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Despite the importance of eyesight, millions of people grapple with undiagnosed or untreated vision impairments—ranging from mild conditions to total blindness—and eye and vision health remain relatively absent from national health priority lists, says a new report from the National Academies of Sciences, Engineering, and Medicine. Vision loss in adults is associated with increased risk of falls and injuries, social isolation, depression, and other psychological problems and can amplify the adverse effects of other chronic illnesses, increasing the risk for all-cause and injury-related mortality. Similarly, undiagnosed or uncorrected refractive errors and other visual disorders in children can lead to developmental, academic, and social challenges, and in some cases permanent vision loss, which has lifelong implications.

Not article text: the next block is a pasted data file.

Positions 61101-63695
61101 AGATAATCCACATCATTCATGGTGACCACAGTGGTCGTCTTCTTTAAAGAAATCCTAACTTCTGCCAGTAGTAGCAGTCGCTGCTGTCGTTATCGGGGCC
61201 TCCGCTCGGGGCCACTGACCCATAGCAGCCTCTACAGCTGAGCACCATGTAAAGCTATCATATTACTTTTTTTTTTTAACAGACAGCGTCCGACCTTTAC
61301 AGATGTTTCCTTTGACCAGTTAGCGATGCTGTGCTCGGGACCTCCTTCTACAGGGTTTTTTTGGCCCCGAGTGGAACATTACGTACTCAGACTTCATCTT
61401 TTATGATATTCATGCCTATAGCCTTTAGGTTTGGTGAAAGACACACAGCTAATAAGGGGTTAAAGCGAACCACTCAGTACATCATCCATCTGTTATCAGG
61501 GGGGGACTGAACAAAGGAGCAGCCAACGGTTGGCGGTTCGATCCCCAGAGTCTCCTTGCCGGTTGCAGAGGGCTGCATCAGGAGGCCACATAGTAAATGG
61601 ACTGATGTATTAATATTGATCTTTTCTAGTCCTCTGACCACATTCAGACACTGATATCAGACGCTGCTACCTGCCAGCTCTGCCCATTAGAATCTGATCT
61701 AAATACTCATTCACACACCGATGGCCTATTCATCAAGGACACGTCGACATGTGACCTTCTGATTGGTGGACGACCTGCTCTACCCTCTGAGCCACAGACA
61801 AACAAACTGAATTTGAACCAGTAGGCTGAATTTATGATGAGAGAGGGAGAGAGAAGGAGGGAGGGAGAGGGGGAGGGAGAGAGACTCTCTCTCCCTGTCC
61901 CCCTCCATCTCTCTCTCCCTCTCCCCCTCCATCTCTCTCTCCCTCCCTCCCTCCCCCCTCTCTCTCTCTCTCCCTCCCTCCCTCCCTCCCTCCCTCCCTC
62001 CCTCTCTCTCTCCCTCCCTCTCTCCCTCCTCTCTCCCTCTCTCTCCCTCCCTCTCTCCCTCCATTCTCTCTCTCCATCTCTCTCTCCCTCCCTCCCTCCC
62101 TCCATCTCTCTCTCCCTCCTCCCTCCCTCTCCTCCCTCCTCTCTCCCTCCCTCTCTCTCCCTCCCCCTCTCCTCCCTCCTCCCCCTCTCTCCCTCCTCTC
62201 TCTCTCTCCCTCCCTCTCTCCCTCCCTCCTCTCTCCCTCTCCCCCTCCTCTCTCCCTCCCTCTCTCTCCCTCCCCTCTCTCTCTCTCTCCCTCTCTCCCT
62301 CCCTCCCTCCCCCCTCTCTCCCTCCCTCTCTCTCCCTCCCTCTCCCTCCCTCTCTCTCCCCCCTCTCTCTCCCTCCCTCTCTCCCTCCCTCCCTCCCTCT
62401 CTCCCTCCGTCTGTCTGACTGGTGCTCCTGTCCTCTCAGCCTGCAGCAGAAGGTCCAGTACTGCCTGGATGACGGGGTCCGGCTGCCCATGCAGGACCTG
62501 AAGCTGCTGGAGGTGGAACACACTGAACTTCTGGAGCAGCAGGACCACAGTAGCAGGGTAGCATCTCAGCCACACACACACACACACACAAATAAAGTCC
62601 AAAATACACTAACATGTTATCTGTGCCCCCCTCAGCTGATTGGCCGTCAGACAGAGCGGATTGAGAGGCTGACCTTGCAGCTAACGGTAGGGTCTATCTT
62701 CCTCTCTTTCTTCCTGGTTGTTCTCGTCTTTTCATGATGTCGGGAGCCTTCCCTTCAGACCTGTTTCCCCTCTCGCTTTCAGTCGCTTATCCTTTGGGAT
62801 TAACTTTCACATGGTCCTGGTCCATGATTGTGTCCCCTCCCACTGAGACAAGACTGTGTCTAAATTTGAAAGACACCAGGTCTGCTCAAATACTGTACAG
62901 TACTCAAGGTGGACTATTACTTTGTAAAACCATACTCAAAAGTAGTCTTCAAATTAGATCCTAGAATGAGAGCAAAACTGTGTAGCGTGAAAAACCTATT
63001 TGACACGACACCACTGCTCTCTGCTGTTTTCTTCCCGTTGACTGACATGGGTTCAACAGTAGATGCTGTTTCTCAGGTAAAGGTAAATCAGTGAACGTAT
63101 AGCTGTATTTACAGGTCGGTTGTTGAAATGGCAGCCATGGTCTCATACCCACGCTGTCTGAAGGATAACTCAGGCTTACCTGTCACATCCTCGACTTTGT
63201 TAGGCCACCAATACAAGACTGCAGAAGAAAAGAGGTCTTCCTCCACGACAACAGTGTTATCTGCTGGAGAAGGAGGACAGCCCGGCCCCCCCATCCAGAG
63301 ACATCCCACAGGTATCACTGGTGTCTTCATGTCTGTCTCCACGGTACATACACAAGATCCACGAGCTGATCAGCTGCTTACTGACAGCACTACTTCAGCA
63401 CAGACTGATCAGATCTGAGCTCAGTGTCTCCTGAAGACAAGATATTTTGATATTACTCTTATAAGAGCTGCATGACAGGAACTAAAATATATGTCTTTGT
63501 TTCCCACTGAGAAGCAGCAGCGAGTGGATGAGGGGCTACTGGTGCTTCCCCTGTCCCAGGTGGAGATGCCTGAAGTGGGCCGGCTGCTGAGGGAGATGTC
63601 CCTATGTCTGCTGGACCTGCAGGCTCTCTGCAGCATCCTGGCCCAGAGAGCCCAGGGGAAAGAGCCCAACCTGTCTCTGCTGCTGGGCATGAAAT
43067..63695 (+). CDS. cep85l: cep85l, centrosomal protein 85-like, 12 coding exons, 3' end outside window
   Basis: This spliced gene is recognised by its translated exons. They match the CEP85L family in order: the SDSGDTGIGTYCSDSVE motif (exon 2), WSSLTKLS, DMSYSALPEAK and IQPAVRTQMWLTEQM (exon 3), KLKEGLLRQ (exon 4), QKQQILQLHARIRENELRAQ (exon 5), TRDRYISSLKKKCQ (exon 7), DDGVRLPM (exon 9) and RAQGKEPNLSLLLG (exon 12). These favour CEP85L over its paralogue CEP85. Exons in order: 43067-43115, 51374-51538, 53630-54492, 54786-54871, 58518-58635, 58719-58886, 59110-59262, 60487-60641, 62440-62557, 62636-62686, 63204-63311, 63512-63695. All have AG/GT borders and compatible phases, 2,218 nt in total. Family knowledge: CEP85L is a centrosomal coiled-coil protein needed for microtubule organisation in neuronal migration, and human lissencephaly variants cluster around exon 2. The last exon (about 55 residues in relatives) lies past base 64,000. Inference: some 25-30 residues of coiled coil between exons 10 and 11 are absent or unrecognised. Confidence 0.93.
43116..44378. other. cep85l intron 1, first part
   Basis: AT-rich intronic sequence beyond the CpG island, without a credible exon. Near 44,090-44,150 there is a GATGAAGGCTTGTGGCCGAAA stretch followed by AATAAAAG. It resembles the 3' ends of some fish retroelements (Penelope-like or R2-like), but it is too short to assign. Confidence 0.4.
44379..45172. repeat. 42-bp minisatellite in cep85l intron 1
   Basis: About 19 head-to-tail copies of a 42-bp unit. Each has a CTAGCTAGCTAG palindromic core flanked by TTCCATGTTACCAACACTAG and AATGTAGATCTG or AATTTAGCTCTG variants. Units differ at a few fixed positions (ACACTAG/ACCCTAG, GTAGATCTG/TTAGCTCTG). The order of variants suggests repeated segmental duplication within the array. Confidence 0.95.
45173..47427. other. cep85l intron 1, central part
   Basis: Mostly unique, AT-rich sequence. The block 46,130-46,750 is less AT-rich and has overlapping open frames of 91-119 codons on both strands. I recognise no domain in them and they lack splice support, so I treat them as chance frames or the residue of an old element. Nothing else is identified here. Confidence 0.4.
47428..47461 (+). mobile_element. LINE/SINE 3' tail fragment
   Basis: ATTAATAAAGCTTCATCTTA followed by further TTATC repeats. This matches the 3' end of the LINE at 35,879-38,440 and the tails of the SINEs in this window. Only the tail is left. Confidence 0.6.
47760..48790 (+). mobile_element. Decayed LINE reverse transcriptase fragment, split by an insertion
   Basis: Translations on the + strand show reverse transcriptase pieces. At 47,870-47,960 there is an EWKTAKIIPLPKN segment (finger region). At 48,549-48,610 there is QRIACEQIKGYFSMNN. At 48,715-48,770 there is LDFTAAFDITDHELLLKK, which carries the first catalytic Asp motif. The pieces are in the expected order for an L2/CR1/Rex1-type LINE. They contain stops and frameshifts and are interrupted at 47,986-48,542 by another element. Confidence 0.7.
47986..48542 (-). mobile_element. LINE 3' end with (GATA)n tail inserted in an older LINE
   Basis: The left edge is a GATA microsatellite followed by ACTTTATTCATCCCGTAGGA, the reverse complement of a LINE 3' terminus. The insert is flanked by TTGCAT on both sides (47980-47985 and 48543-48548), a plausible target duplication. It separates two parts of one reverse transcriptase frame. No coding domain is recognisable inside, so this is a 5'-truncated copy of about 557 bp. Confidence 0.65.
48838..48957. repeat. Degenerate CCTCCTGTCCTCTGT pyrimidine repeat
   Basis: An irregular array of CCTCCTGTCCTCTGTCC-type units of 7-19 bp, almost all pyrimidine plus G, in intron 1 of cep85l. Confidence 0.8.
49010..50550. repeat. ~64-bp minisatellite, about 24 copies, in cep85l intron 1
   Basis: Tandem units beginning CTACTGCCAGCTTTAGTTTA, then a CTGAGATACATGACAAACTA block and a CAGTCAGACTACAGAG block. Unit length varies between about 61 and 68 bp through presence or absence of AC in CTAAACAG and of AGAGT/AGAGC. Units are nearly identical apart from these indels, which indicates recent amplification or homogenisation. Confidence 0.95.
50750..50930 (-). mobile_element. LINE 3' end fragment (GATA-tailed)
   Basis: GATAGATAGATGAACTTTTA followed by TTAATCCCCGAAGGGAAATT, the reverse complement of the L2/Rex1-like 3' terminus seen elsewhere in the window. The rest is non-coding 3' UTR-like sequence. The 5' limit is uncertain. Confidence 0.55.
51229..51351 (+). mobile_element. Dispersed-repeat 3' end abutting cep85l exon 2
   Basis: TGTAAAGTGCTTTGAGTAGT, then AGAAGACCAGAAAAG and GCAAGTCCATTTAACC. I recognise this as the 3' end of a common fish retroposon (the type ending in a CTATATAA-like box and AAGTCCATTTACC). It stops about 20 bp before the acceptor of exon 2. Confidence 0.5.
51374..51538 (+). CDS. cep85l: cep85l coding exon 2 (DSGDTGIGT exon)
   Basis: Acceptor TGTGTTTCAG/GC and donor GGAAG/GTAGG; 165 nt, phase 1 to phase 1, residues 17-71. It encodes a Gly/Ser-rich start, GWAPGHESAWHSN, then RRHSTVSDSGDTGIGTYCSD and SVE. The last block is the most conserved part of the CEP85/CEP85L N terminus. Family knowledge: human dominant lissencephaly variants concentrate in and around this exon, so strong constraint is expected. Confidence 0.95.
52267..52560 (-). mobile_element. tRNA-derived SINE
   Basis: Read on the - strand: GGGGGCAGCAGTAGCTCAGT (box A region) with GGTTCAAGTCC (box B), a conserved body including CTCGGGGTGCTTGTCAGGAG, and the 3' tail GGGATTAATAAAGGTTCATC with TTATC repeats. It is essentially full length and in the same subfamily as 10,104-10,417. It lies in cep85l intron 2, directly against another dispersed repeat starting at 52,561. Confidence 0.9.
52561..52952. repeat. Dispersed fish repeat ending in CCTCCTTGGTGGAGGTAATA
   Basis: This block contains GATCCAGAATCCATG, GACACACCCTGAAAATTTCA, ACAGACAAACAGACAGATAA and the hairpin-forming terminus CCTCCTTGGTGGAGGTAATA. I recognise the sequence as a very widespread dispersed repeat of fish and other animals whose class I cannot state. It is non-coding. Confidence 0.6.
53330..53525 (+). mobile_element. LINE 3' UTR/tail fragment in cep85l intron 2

In 2014, the Health and Medicine Division of the National Academies of Sciences, Engineering, and Medicine convened a multidisciplinary committee to “examine the core principles and public health strategies to reduce visual impairment and promote eye health in the United States,” including short- and long-term strategies to prioritize eye and vision health through collaborative actions across a variety of topics, settings, community stakeholders, and levels of government. This report proposes a population health action framework to guide action and coordination among various—and sometimes competing—stakeholders in pursuit of improved eye and vision health and health equity in the United States. This report also introduces a population-health approach that promotes eye and vision health far beyond the clinical setting, with an emphasis on minimizing preventable and uncorrected impairment. It also a model for action that highlights different levels of prevention activities across a range of stakeholders and provides specific examples of how population health strategies can be translated into cohesive areas for action at federal, state, and local levels.